Tarpon Springs Hospital Foundation, Inc. v. Anderson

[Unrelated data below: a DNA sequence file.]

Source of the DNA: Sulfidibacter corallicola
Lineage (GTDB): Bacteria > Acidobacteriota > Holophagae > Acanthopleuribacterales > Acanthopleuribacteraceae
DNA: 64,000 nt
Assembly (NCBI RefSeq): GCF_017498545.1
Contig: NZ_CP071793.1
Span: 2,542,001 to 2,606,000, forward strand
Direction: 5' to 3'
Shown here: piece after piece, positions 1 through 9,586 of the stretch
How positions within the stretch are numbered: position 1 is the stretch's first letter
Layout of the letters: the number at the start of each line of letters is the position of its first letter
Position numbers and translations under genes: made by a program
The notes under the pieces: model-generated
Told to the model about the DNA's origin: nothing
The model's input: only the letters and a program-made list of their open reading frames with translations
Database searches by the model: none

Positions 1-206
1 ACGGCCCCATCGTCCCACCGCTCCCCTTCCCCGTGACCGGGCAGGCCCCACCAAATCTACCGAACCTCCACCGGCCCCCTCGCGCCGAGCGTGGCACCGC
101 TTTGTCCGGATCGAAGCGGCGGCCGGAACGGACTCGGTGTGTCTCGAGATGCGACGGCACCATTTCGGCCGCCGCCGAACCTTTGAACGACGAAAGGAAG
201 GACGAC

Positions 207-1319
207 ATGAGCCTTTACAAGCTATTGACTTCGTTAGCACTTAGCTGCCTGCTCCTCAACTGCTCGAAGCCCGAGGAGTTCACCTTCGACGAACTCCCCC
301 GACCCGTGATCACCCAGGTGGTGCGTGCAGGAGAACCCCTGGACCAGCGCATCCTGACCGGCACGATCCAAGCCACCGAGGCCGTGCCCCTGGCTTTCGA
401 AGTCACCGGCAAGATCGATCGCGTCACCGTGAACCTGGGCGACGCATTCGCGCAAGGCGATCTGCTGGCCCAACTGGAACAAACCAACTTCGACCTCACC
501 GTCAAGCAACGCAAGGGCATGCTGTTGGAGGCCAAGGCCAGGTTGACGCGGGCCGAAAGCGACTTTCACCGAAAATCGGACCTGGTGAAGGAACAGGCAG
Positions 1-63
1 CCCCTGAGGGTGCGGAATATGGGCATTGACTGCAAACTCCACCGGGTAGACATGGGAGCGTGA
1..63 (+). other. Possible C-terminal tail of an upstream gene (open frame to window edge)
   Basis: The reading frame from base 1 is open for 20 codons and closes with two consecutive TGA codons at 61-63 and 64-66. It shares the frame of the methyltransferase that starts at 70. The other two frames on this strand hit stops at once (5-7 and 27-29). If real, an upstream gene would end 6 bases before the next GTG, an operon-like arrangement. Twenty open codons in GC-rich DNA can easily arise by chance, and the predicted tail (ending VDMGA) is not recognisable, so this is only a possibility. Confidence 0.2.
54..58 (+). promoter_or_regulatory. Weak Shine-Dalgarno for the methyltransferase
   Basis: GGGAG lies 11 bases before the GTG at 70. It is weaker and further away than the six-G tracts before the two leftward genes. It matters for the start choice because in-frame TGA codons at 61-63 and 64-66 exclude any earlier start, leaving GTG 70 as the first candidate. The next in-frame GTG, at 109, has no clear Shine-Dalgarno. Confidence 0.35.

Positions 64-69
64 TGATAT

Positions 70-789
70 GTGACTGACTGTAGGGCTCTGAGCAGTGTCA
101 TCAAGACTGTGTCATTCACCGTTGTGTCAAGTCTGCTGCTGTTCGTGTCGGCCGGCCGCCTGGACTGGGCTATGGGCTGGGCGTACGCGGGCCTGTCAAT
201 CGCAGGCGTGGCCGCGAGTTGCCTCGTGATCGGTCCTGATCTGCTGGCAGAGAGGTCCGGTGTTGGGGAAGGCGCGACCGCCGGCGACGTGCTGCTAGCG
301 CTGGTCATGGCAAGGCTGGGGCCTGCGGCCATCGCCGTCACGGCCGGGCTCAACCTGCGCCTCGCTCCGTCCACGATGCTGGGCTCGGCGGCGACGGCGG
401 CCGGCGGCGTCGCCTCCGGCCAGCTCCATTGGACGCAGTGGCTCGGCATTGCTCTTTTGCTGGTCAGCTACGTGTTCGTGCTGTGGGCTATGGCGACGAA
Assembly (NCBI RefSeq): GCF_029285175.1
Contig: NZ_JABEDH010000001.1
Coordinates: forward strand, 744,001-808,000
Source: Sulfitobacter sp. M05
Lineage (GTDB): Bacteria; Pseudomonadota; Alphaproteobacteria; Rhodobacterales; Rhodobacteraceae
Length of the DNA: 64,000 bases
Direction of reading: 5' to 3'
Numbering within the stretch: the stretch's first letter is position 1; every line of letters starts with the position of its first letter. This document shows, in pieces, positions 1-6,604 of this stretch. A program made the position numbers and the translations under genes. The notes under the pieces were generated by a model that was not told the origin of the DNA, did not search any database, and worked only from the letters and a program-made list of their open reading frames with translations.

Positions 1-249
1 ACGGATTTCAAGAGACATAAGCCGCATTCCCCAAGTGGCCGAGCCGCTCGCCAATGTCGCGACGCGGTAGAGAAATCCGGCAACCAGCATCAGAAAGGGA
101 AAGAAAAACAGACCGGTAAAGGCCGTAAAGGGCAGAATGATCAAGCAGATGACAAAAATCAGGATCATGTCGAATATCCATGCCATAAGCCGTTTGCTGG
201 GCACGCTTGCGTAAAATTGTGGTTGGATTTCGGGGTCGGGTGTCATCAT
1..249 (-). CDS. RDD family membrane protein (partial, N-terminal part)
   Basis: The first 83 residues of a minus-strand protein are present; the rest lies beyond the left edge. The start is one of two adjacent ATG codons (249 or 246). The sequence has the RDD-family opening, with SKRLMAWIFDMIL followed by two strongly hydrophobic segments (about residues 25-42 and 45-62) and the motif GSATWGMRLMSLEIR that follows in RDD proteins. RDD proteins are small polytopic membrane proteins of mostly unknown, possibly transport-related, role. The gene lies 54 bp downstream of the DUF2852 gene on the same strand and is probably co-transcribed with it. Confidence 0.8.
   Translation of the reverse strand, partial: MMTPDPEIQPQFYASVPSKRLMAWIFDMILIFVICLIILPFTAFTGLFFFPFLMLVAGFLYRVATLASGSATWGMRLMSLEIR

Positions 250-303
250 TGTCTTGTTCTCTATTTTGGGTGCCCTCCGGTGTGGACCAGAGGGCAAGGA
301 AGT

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NOT FINAL UNTIL TIME EXPIRES TO FILE REHEARING MOTION AND, IF FILED, DETERMINED IN THE DISTRICT COURT OF APPEAL OF FLORIDA SECOND DISTRICT TARPON SPRINGS HOSPITAL FOUNDATION, INC., d/b/a HELEN ELLIS MEMORIAL HOSPITAL; CHRISTINE HILDERBRANDT, A.R.N.P., C.N.M.; and FLORIDA BIRTH-RELATED NEUROLOGICAL INJURY COMPENSATION ASSOCIATION, Appellants, v. ALLISON ANDERSON and TIMOTHY ANDERSON, individually, and as parents and natural guardians of Samuel J. Anderson, a minor child; WEST COAST MEDICAL GROUP, INC.; HOLLY MARIA BAUER; MATTHEW H. CONRAD, M.D.; TERESA CONRAD, M.D.; A. TRENT WILLIAMS, M.D.; and TATIANA GOODWIN, M.D., Appellees. Opinion filed December 30, 2009. Appeals from the Division of Administrative Hearings. G. Bruce Hill and Christopher J. Steinhaus of Hill, Adams, Hall & Schieffelin, P.A., Winter Park, for Appellant Tarpon Springs Hospital Foundation. ) ) ) ) ) ) ) ) ) ) ) ) ) ) ) ) ) ) ) ) ) ) ) ) Case Nos. 2D08-4201 2D08-4226 CONSOLIDATED Judith W. Simmons, Gabrielle S. Osborne, and Mindy McLaughlin of Burton, Beytin & McLaughlin, P.A., Tampa, for Appellant Christine Hilderbrandt. Wilbur E. Brewton, Kelly B. Plante, and Tana D. Storey of Brewton Plante, P.A., Tallahassee, and Robert J. Grace, Jr., of Stiles, Taylor & Grace, P.A., Tampa, for Appellant Florida Birth-Related Neurological Injury Compensation Association. Rebecca Bowen Creed of Mills Creed & Gowdy, P.A., Jacksonville, and James W. Gustafson, Jr., of Searcy Denney Scarola Barnhart & Shipley, P.A., Tallahassee, for Appellees the Andersons. No appearance for remaining appellees. WALLACE, Judge. In these consolidated appeals, Christine Hilderbrandt (Nurse Hilderbrandt); Tarpon Springs Hospital Foundation, Inc., d/b/a Helen Ellis Memorial Hospital (the Hospital); and the Florida Birth-Related Neurological Injury Compensation Association (NICA) challenge the final order in which an administrative law judge (ALJ) determined that Nurse Hilderbrandt was not a participating physician under the Florida Birth-Related Neurological Injury Compensation Plan (the Plan) and that the Hospital failed to comply with the notice provisions of the Plan. We conclude that the ALJ erred in making these determinations. Accordingly, we reverse and remand with instructions to modify the final order consistent with this opinion. -2- I. THE FACTS AND PROCEDURAL HISTORY Allison Anderson and Timothy Anderson are the natural parents of a male child born at the Hospital on July 29, 2004. During the child's delivery, Mrs. Anderson was treated by Dr. Matthew Conrad and Nurse Hilderbrandt. Dr. Conrad and Nurse Hilderbrandt were employees of the Hospital at all relevant times. Dr. Conrad was also a participating physician under the Plan. Nurse Hilderbrandt's physician assessment under the Plan was paid for the calendar years 2003 and 2004. NICA sent Nurse Hilderbrandt a certificate for the year 2004 for her participation under the Plan. However, whether Nurse Hilderbrandt was a participating physician under the Plan was a disputed issue before the ALJ. Mrs. Anderson received her prenatal care at West Coast Medical Group, Inc., d/b/a West Coast Obstetrics & Gynecology (West Coast OB/GYN).1 During Mrs. Anderson's initial prenatal visit on December 12, 2003, she was given a NICA brochure titled Peace of Mind for an Unexpected Problem and an acknowledgment form that stated, in pertinent part, as follows: I have been furnished information by [West Coast OB/GYN], prepared by [NICA], and have been advised that M. Conrad MD . . . and Christine Hilderbrandt CNM, are participating providers in that program, wherein certain limited compensation is available in the event certain neurological injury may occur during labor, delivery or resuscitation. For specifics on the program, I understand I can contact [NICA], P.O. Box 14567, Tallahassee, Florida 32317-4567, 1-800-398-2129. I further acknowledge that I have received a copy of the brochure by NICA. Mrs. Anderson signed and dated the form. 1 The Hospital owns West Coast OB/GYN. -3- On June 24, 2004, the Andersons went to the Hospital to preregister. They were interviewed by a registration clerk, who entered the Andersons' demographic, employment, insurance, and delivery information into a computer. The registration clerk did not provide the Andersons with an acknowledgment form or a NICA brochure. Mrs. Anderson did not return to the Hospital until early on the morning of July 28, 2004. Upon her arrival at the Hospital, Mrs. Anderson signed an acknowledgment form that stated, in pertinent part, as follows: I have been furnished information by [the Hospital] prepared by [NICA], and have been advised that [the Hospital] participates in that program, wherein certain limited compensation is available in the event certain neurological injury may occur during labor, delivery, or resuscitation. I understand that for specifics on the program I can contact [NICA] as described in the brochure prepared by NICA titled Peace of Mind for an Unexpected Problem. I further acknowledge that I have received a copy of the brochure. Mrs. Anderson was diagnosed with false labor and discharged with a prescription for a sleeping aid and instructions to rest. Mrs. Anderson returned home and slept for the remainder of the day. Mrs. Anderson returned to the Hospital on July 29, 2004. She signed another acknowledgment form identical to the one she had signed the previous day. The nurse on duty at the Hospital called Nurse Hilderbrandt, who gave orders to monitor Mrs. Anderson. Nurse Hilderbrandt later arrived at the Hospital and examined Mrs. Anderson. Nurse Hilderbrandt called Dr. Conrad, who authorized augmentation of labor. Approximately nine hours later, Mrs. Anderson was moved to the operating room where Dr. Conrad performed an emergency cesarean section. At delivery, the child -4- was not breathing. The child was resuscitated but suffered a birth-related neurological injury. In 2007, the Andersons filed a complaint in the circuit court against Nurse Hilderbrandt; the Hospital; West Coast Medical Group, Inc.; and two other defendants. The circuit court proceedings were abated for a determination by the Division of Administrative Hearings concerning whether the child's injuries were covered by the Plan. The Andersons filed a petition with NICA. Subsequently, Nurse Hilderbrandt, the Hospital, Dr. Conrad, and other health care providers working at West Coast OB/GYN were granted leave to intervene. NICA determined that the neurological injury for which the parents were seeking redress was compensable under the Plan and requested a formal administrative hearing before an ALJ. A final administrative hearing was conducted in April 2008. At that hearing, Nurse Hilderbrandt, the Hospital, Dr. Conrad, and the other health care providers working at West Coast OB/GYN sought to establish the compensability of the claim, their compliance with the notice provisions of the Plan, and their entitlement to immunity under the Plan.2 Nurse Hilderbrandt submitted a seventy-page document titled West Coast Obstetrics & Gynecology, Certified Nurse Midwife Protocol (the Guidelines). She submitted an "edit copy" that contained numerous handwritten notes because she did not have a copy of the final draft of the Guidelines.3 The Guidelines addressed multiple situations that Nurse Hilderbrandt was called upon to handle in the 2 The ALJ determined that he did not have jurisdiction to resolve the issue of immunity from tort liability under subsection 766.303(2), Florida Statutes (2004). 3 When the hearing was held, Nurse Hilderbrandt was no longer employed at West Coast OB/GYN. -5- course of her practice with West Coast OB/GYN. Nurse Hilderbrandt testified that she was familiar with the Guidelines and used them in the course of her practice on a daily basis. In addition, Nurse Hilderbrandt testified that she signed protocols that were filed yearly with the Board of Nursing as required by chapter 464, Florida Statutes, and Florida Administrative Code Rule 64B9-4.010. Nurse Hilderbrandt described these protocols as "an outline" of the more detailed Guidelines that she submitted at the hearing. However, Nurse Hilderbrandt did not introduce into evidence a copy of the protocols she filed with the Board of Nursing. She explained that she did not have a copy, and she entered into evidence a letter from the Board of Nursing indicating that the protocol she filed in 2004 could not be located. In his written final order, the ALJ found that Dr. Conrad and the other health care providers working at West Coast OB/GYN were participating physicians under the Plan and had complied with the notice requirements. The ALJ also found that Nurse Hilderbrandt had filed procotols with the Board of Nursing. Nevertheless, the ALJ concluded that she "failed to establish that [she] was a 'participating physician' at the time of [the child's] birth" because she could not produce the final draft of the Guidelines or the protocols that she filed with the Board of Nursing to prove that the prearranged plan of treatment required by section 766.314(4)(c), Florida Statutes (2004), existed. The ALJ also ruled that the "[H]ospital failed to comply with the notice provisions of the Plan" because Mrs. Anderson was not given a NICA brochure or an acknowledgment -6- form when she preregistered on June 24, 2004. The ALJ declined to address the issue of immunity.4 Nurse Hilderbrandt and the Hospital appeal from this final order. II. STANDARD OF REVIEW We "will not disturb the ALJ's findings of fact unless they are not supported by competent substantial evidence." Univ. of Miami v. Ruiz, 916 So. 2d 865, 868 (Fla. 3d DCA 2005). However, we review de novo the ALJ's interpretation of the Plan. See Fla. Birth-Related Neurological Injury Comp. Ass'n v. Fla. Div. of Admin. Hearings, 948 So. 2d 705, 709-10 (Fla. 2007). We are authorized to set aside or modify the ALJ's final order if we find that the ALJ's interpretation of the Plan is erroneous. Romine v. Fla. Birth Related Neurological Injury Comp. Ass'n, 842 So. 2d 148, 150 n.4 (Fla. 5th DCA 2003); Gugelmin v. Div. of Admin. Hearings, 815 So. 2d 764, 767 (Fla. 4th DCA 2002); see § 120.68(7)(d), Fla. Stat. (2004) ("The court shall remand a case . . . or set aside agency action, as appropriate, when it finds that . . . [t]he agency has erroneously interpreted a provision of law and a correct interpretation compels a particular action . . . ."). 4 Although the issue of Nurse Hilderbrandt's immunity was raised on appeal, we decline to address it because the ALJ correctly ruled that he did not have jurisdiction to rule on that issue. See All Children's Hosp., Inc. v. Dep't of Admin. Hearings, 863 So. 2d 450, 455 (Fla. 2d DCA 2004) ("There is no basis . . . for the ALJ's foray into the issue of immunity from tort liability under [the Plan]."), quashed on other grounds by Fla. Birth-Related Neurological Injury Comp. Ass'n v. Fla. Div. of Admin. Hearings, 948 So. 2d 705, 716-17 (Fla. 2007) (finding that ALJ had jurisdiction to determine whether a health care provider complied with the notice provisions of the Plan); Depart v. Macri, 902 So. 2d 271 (Fla. 1st DCA 2005) (holding that ALJ did not have jurisdiction to address whether a certified nurse midwife was entitled to immunity under the Plan). -7- III. NURSE HILDERBRANDT'S PREARRANGED PLAN OF TREATMENT A. The Parties' Arguments Nurse Hilderbrandt and NICA contend that the ALJ ignored the plain language of section 766.314(4)(c) and instead "created additional and burdensome requirements that do not exist." They argue that the ALJ improperly required proof of a written protocol to establish the existence of the prearranged plan of treatment required by section 766.314(4)(c). In response, the Andersons claim that the ALJ correctly interpreted section 766.314(4)(c) as requiring proof of a written protocol because the Nurse Practice Act, §§ 464.001-.027, Fla. Stat. (2004), and rule 64B9-4.010 permit certified nurse midwives to practice only if they are supervised by a licensed physician and governed by a written protocol filed with the Board of Nursing. B. The ALJ's Interpretation of Section 766.314 The Plan treats certified nurse midwives as "participating physicians" if two conditions are met. First, nurse midwives must pay "50 percent of the physician assessment required by [the Plan]." § 766.314(4)(c). Second, they must be "supervised by a participating physician who has paid the assessment required by [the Plan]." Id. Under the Plan, "[s]upervision for nurse midwives shall require that the supervising physician will be easily available and have a prearranged plan of treatment for specified patient problems which the supervised certified nurse midwife may carry out in the absence of any complicating features." Id. The ALJ found that Nurse Hilderbrandt had paid the required assessment and that she was supervised by a participating physician who would be easily available. But the ALJ ruled that Nurse Hilderbrandt did not have a prearranged plan of treatment -8- based on her "failure to offer the [written] protocols she claimed were in place." The ALJ interpreted section 766.314(4)(c) to require proof that the prearranged plan of treatment was reduced to writing. We conclude that the ALJ's interpretation of section 766.314(4)(c) was erroneous. The supreme court teaches that " '[w]hen the language of the statute is clear and unambiguous and conveys a clear and definite meaning, there is no occasion for resorting to the rules of statutory interpretation and construction; the statute must be given its plain and obvious meaning.' " Holly v. Auld, 450 So. 2d 217, 219 (Fla. 1984) (alteration in original) (quoting A.R. Douglass, Inc. v. McRainey, 137 So. 157, 159 (Fla. 1931)). Courts are " 'without power to construe an unambiguous statute in a way which would extend, modify, or limit, its express terms or its reasonable and obvious implications. To do so would be an abrogation of legislative power.' " Holly, 450 So. 2d at 219 (emphasis omitted) (quoting Am. Bankers Life Assurance Co. of Fla. v. Williams, 212 So. 2d 777, 778 (Fla. 1st DCA 1968)). The ALJ interpreted "prearranged plan of treatment" as a written document. However, the plain language of section 766.314(4)(c) does not indicate that the prearranged plan of treatment must be in writing. The term "prearranged plan of treatment" is not defined by the statute or the case law. "When necessary, the plain and ordinary meaning of words can be ascertained by reference to a dictionary." Seagrave v. State, 802 So. 2d 281, 286 (Fla. 2001). The dictionary definitions of the words "prearrange,"5 "plan,"6 and "treatment"7 do not lend support to the ALJ's 5 "Prearrange" is defined as "[t]o arrange in advance." The American Heritage Dictionary of the English Language 1380 (4th ed. 2000). -9- interpretation of the statute as requiring a written document. Thus, based on the plain language of section 766.314(4)(c), a "prearranged plan of treatment" is not required to be a written document. The Andersons' argument that section 766.314(4)(c) should be interpreted in light of the Nurse Practice Act and rule 64B9-4.010 is unpersuasive for two reasons. First, the Nurse Practice Act and rule 64B9-4.010 should not be used to ascertain the plain and ordinary meaning of "prearranged plan of treatment." "In the absence of a statutory definition, resort may be had to case law or related statutory provisions which define the term . . . ." Jones v. Williams Pawn & Gun, Inc., 800 So. 2d 267, 270 (Fla. 4th DCA 2001) (citing State v. Barnes, 686 So. 2d 633, 637 (Fla. 2d DCA 1996)). In Cason v. Florida Department of Management Services, 944 So. 2d 306, 308 (Fla. 2006), the supreme court interpreted the term "taxpayer" as used in section 194.171, Florida Statutes (2006). Because section 194.171 did not define "taxpayer," the supreme court looked at the definition of "taxpayer" in section 192.001(13), Florida Statutes (2006). 944 So. 2d at 313. Here, unlike in Cason, the ALJ could not use the Nurse Practice Act or rule 64B9-4.010 for guidance when interpreting section 766.314(4)(c) because the Nurse Practice Act and the rule do not define the term "prearranged plan of treatment." See § 464.003; Fla. Admin. Code R. 64B9-4.010. 6 "Plan" is defined as "[a] scheme, program, or method worked out beforehand for the accomplishment of an objective . . . [;] [a] proposed or tentative project or course of action . . . [;] [a] systematic arrangement of elements or important parts; a configuration or outline." The American Heritage Dictionary of the English Language 1341 (4th ed. 2000). 7 "Treatment" is defined as "[a]dministration or application of remedies to a patient or for a disease or injury; medicinal or surgical management; therapy." The American Heritage Dictionary of the English Language 1838 (4th ed. 2000). - 10 - Second, the Plan could not be read in pari materia with the Nurse Practice Act or rule 64B9-4.010. The Plan does not reference the Nurse Practice Act or the rule. See §§ 766.301-.316. Furthermore, the Plan, the Nurse Practice Act, and rule 64B94.010 do not relate to the same subject matter or share the same purpose. The Plan governs the exposure to civil liability of hospitals and physicians providing obstetrical services, see §§ 766.301-.316, and its purpose "is to limit a participating physician's exposure to civil liability in cases where the doctor's professional involvement could make him or her a defendant in a lawsuit," Fluet v. Fla. Birth-Related Neurological Injury Comp. Ass'n, 788 So. 2d 1010, 1012 (Fla. 2d DCA 2001). In contrast, the Nurse Practice Act is concerned with the regulation of the nursing profession and its purpose "is to ensure that every nurse practicing in this state meets minimum requirements for safe practice." § 464.002. "Rule 64B9-4.010 . . . sets minimum standards for protocols pursuant to which an [advanced registered nurse practitioner] performs medical acts identified and approved by the joint committee pursuant to" the Nurse Practice Act. Fla. Admin. Code R. 64B9-4.008. Because the Plan, the Nurse Practice Act, and rule 64B94.010 do not relate to the same subject matter or share the same purpose, the ALJ could not construe them together to require proof of a written "prearranged plan of treatment." See State v. Mason, 979 So. 2d 301, 303 (Fla. 5th DCA 2008) ("A law should be construed together with any other statute relating to the same subject matter or having the same purpose if they are compatible."). The ALJ erroneously interpreted section 766.314(4)(c) as requiring proof of a written document to demonstrate that the doctor supervising Nurse Hilderbrandt "ha[d] a prearranged plan of treatment for specified patient problems." A correct - 11 - interpretation of that section compels a finding that a prearranged plan of treatment existed because (1) Nurse Hilderbrandt presented unrefuted evidence of the course of action she was authorized to follow when caring for a patient and (2) the ALJ acknowledged that the nurse filed a protocol8 with the Board of Nursing for the year 2004. Because Nurse Hilderbrandt paid the required assessment, was supervised by a participating physician that was easily available, and had a prearranged plan of treatment, we conclude that she was a participating physician under the Plan. 8 The version of rule 64B9-4.010 in effect when the protocols were filed required that the protocols include: 1. A description of the duties of the [nurse]. 2. A description of the duties of the physician or dentist (which shall include consultant and supervisory arrangements in case the physician or dentist is unavailable). 3. The management areas for which the [nurse] is responsible, including a. The conditions for which therapies may be initiated, b. The treatments that may be initiated by the [nurse], depending on patient condition and judgment of the [nurse], c. The drug therapies that the [nurse] may prescribe, initiate, monitor, alter, or order. 4. A provision for annual review by the parties. 5. Specific conditions and a procedure for identifying conditions that require direct evaluation or specific consultation by the physician or dentist. The parties to the protocol, to insure an acceptable standard of supervision and medical care, will decide the detail and scope needed in the description of conditions and treatments, and in doing so will consider the factors listed in paragraphs (1)(a) through (e) above. Fla. Admin. Code R. 64B9-4.010(2)(b) (effective 1988 until amended 2007). - 12 - IV. THE HOSPITAL'S COMPLIANCE WITH THE PLAN'S NOTICE PROVISIONS A. The Parties' Arguments The Hospital and NICA raise three issues on appeal, but only one merits discussion. The Hospital claims that the notice Mrs. Anderson received on December 12, 2003, obviated the need for any further notice by the Hospital for two reasons. First, based on general agency principles, the Hospital provided notice through its employees. Second, any further notice by the Hospital would have been meaningless under this court's decision in Bayfront Medical Center, Inc. v. Florida Birth-Related Neurological Injury Compensation Ass'n, 982 So. 2d 704 (Fla. 2d DCA 2008). In response, the Andersons contend that the Plan requires that both hospitals and any participating physicians provide the requisite notice to obstetrical patients. B. Notice Requirements for Hospitals Under the Plan The Plan's notice provision states, in pertinent part, as follows: Each hospital with a participating physician on its staff and each participating physician . . . under the [Plan] shall provide notice to the obstetrical patients as to the limited no-fault alternative for birth-related neurological injuries. . . . Notice need not be given to a patient when the patient has an emergency medical condition . . . or when notice is not practicable. § 766.316. The supreme court has explained that "health care providers must, when practicable, give their obstetrical patients notice of their participation in the [P]lan a reasonable time prior to delivery." Galen of Fla., Inc. v. Braniff, 696 So. 2d 308, 309 (Fla. 1997). The purpose of the notice is to permit patients to decide whether to use health care providers that participate in the Plan or to preserve their civil remedies by using providers that are not participants. Id. at 309-10. Thus, "if the notice given [to the - 13 - patient] is to meet the intent of the statute, it would be necessary to notify [the patient] that [the health care provider] was, in fact, a participant." Fla. Health Scis. Ctr., Inc. v. Div. of Admin. Hearings, 974 So. 2d 1096, 1100 (Fla. 2d DCA 2007). If the health care provider does not give the required notice, the Plan's exclusivity provisions do not apply and the patient may elect between pursuing a civil claim or accepting the Plan's benefits. Bayfront, 982 So. 2d at 707. C. General Agency Principles The Hospital's argument that the notice given by the Hospital's employees was effective as notice given by the Hospital is unpersuasive. "A notification given by an agent is effective as notification given by the principal if the agent has actual or apparent authority to give the notification, unless the person who receives the notification knows or has reason to know that the agent is acting adversely to the principal . . . ." Restatement (Third) of Agency § 5.02(2); see also Banditree, Inc. v. Calpo, Inc., 539 N.Y.S.2d 15, 17 (N.Y. App. Div. 1989) (interpreting Florida law to hold that notice of default on note given by law firm to note maker and guarantors was given by note holder); Bob Holding Corp. v. Normal Realty Corp., 164 A.2d 457, 460-61 (Md. 1960) (holding that notice to a third party by an attorney on behalf of a client was effective as notice by the client to the third party). Here, the record does not reflect that the Hospital's employees at West Coast OB/GYN were authorized to provide notice under the Plan on behalf of the Hospital. Moreover, the record does not reflect any actions by the Hospital that would have led the Andersons to reasonably believe that the Hospital employees providing obstetrical services at West Coast OB/GYN had authority to act on behalf of the Hospital. Because the Hospital employees did not have - 14 - actual or apparent authority to give notice, the notice given by the Hospital's employees was not effective as notice given by the Hospital. D. Bayfront The Hospital also contends that the reasoning in Bayfront compels a reversal because any notice by the Hospital would have been "unnecessary surplusage" after the December 12, 2003, notice. In response, the Andersons argue that the holding in Bayfront supports an affirmance because the Hospital was a "hospital with a participating physician on its staff" that must always provide notice under the Plan. In Bayfront, this court considered whether a hospital complied with the Plan's notice provisions. 982 So. 2d 706. The participating physician had given the patient notice of his participation in the Plan but the hospital where the delivery occurred failed to provide the patient with notice of the Plan. Id. The ALJ found that the hospital's failure to provide notice precluded application of the Plan's exclusivity provisions and the claimants could elect whether to accept benefits under the Plan or pursue a medical malpractice claim. Id. at 707. On appeal, we disagreed with the ALJ's conclusion that the hospital was required to provide notice under the Plan. Id. at 70708. Notably, we concluded that "any notice given by [the hospital] would have been meaningless." Id. at 708. Our ruling on this point is instructive: First, the notice provided to [the patient] by her physician put her on notice of her option to either continue in his care and be covered by the Plan or seek care from a nonparticipating physician. The purpose of the notice statute, as determined by the Florida Supreme Court in Galen, was satisfied. Any additional notice provided by [the hospital] would not have enhanced [the patient's] understanding of her options. - 15 - Additionally, unlike the option [the patient] enjoyed with regard to the selection of a nonparticipating physician, she could not have chosen to seek services at a hospital that was not covered by the Plan. The statute does not provide any hospital with the option of participating or declining to participate in the Plan; rather, all hospitals are assessed equally. See § 766.314(4)(a), (5)(a). Further, nothing in the statute or case law suggests that it is a hospital's duty to advise a patient that her physician is or is not a participating physician. Hospitals with participating physicians on staff are simply required to provide obstetrical patients with the NICA-prepared "Peace of Mind" brochure, see § 766.316 (requiring that notice be given on forms furnished by NICA), which does not address the participation status of any particular physician, see Jackson v. Fla. Birth-Related Neurological Injury Comp. Ass'n, 932 So. 2d 1125, 1128 (Fla. 5th DCA 2006) ("The pamphlet contains a clear and concise explanation of a patient's rights and limitations under the NICA plan, as is required by the terms of the statute."). Accordingly, we conclude that a physician's predelivery notice of his participation in the Plan satisfies the statutory notice requirement as defined by the Florida Supreme Court in Galen, 696 So. 2d 308. Therefore, in the instant case, the statute was satisfied by the notice provided to [the patient] by her physician. Id. Here, we are likewise concerned with whether a hospital complied with the Plan's notice provision. As in Bayfront, the participating physicians provided notice to Mrs. Anderson about their participation in the Plan. Any further notice by the Hospital would not have improved Mrs. Anderson's understanding of her options regarding treatment by a participating physician and her ability to choose to give birth at a hospital that was not covered by the Plan. Thus the participating physicians' notice of their participation in the Plan satisfied the statutory notice requirement. We are not persuaded by the Andersons' argument that Bayfront supports an affirmance. The Andersons focus on language following our holding where we - 16 - commented that hospitals are statutorily required to give notice if the "patient's delivering physician is a Plan participant and is also an employee of the hospital." Id. at 709. However, this statement was dicta because the question of whether a hospital must provide notice to a patient after the patient received notice by a participating physician employed by the hospital was not at issue in Bayfront. Our holding was grounded on the principle "that a literal interpretation of the language of a statute need not be given when to do so would lead to an unreasonable or ridiculous conclusion." Holly, 450 So. 2d at 219; Polite v. State, 973 So. 2d 1107, 1111 (Fla. 2007); Phoenix Ins. Co. v. McCormick, 542 So. 2d 1030, 1032 (Fla. 2d DCA 1989). Therefore Bayfront requires us not to affirm but to reverse because the Plan's notice requirement was satisfied by the December 12, 2003, notice and any additional notice provided by the Hospital would have been superfluous. V. CONCLUSION The ALJ erroneously interpreted the Plan, and a correct interpretation of that law compels a finding that Nurse Hilderbrandt was a participating physician under the Plan and that the notice provision was satisfied by the notice provided by the participating physicians. Accordingly, we reverse the ALJ's final order, and we remand with instructions that the ALJ modify the final order consistent with this opinion. However, because our decision is based on an extension of the reasoning in Galen, 696 So. 2d 308, and our statutory analysis of the Plan, we certify the following as a question of great public importance: IN LIGHT OF THE FLORIDA SUPREME COURT'S DECISION IN GALEN OF FLORIDA, INC. v. BRANIFF, 696 SO. 2D 308 (FLA. 1997), DOES A PHYSICIAN'S PREDELIVERY NOTICE TO HIS OR HER PATIENT OF - 17 - THE PLAN AND HIS OR HER PARTICIPATION IN THE PLAN SATISFY THE NOTICE REQUIREMENTS OF SECTION 766.316, FLORIDA STATUTES (2006), IF THE HOSPITAL WHERE THE DELIVERY TAKES PLACE FAILS TO PROVIDE TIMELY NOTICE? Reversed and remanded; question certified. VILLANTI and LaROSE, JJ., Concur. - 18 -